News & Events
The homeless and housing charity, Peter McVerry Trust, said that making sustainable housing options available to people sleeping rough is the only effective way of tackling the issue in the long term. The charity was responding to the latest official rough sleeper figures for Dublin which found a minimum of 142 people sleeping rough on the night of 22nd November, 2016 and a further 77 in the Night Cafe.
Pat Doyle, CEO of Peter McVerry Trust, said, “These figures are not unexpected but nevertheless they are deeply disappointing and very frustrating. The Housing First service, operated jointly by Peter McVerry Trust and Focus Ireland, has seen consistently high numbers of people sleeping rough this year.”
“The Housing First service currently has 67 rough sleepers housed in Dublin, and is working with other individuals to help them secure permanent accommodation off the streets and out of homelessness. The biggest challenge facing the Housing First service is access to housing options.”
“Last night in Dublin temperatures dropped below freezing underlining the essential nature of the 230 emergency beds. At Peter McVerry Trust we will be opening a high quality service for 70 individuals, male and female, with 24/7 access in early December in partnership with the DRHE.”
“These beds are a vital interim response to people sleeping rough and those becoming homeless because of rapidly rising rents.”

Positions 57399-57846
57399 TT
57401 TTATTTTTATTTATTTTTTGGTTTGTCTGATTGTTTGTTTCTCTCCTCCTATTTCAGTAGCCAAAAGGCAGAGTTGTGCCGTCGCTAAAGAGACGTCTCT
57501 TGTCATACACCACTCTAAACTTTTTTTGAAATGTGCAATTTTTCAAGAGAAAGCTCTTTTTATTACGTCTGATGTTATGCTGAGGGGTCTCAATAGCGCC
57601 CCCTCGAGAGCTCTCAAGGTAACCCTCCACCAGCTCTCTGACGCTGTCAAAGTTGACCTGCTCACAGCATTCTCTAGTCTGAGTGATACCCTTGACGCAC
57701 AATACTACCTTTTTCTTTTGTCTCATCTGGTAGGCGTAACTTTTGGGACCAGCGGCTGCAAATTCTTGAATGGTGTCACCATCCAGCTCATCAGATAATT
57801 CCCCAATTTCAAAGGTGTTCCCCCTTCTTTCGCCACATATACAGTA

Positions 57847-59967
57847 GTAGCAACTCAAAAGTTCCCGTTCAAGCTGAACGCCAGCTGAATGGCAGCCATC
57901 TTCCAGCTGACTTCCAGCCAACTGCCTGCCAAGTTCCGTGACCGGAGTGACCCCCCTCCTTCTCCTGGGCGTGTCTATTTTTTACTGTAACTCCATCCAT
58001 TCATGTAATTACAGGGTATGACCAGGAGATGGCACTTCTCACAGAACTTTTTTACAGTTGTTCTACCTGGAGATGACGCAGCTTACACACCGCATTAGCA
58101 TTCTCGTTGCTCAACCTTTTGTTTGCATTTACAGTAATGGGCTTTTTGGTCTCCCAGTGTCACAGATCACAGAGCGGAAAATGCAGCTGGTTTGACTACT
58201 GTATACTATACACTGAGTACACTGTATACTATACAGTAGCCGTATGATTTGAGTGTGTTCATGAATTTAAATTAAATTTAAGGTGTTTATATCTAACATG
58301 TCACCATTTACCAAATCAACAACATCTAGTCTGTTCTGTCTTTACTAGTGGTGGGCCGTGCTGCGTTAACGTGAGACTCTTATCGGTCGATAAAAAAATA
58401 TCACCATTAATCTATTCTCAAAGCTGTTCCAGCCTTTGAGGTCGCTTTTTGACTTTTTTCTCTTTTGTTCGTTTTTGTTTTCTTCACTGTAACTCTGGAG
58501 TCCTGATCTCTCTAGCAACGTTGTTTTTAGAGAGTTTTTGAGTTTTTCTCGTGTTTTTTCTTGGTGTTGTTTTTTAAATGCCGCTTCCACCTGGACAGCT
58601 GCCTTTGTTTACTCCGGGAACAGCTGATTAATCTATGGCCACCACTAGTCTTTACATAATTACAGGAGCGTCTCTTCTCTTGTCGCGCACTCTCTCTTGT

“However, Peter McVerry Trust’s view is that the only effective way that we can begin to reduce and ultimately eliminate rough sleeping is to ensure we have enough appropriate housing options. To that end we need to see stronger and quicker interventions to make housing available. It is vital that rapid build units come on stream quickly to help provide an outlet for those in emergency accommodation.”
Mr Doyle also called on the Government and Local Authorities to move faster to tackle the high levels of empty private homes, particularly in urban areas.
Action on Vacant Properties
“According to the CSO, there are just over 35,000 vacant private homes in Dublin. While not all of these can be immediately returned to use, a significant proportion can and must be. The only way to do this effectively is to introduce a vacant property tax to push the houses back into the system, either for rent or for sale.”
“Even a 10% rate of return to use of these vacant units is equivalent to all the properties currently available to rent in Ireland, so you can see how tackling this issue now could have a massive impact. In addition to the vacant property tax, Local Authorities must introduce a significant and well-funded CPO programme to secure vacant dwellings.”
“The other factor to take into consideration is that most of these vacant homes are in areas where there is huge housing need but very little scope to build new housing developments. If we are to address rough sleeping and other forms of homelessness then it’s essential that we make better use of all available housing stock.”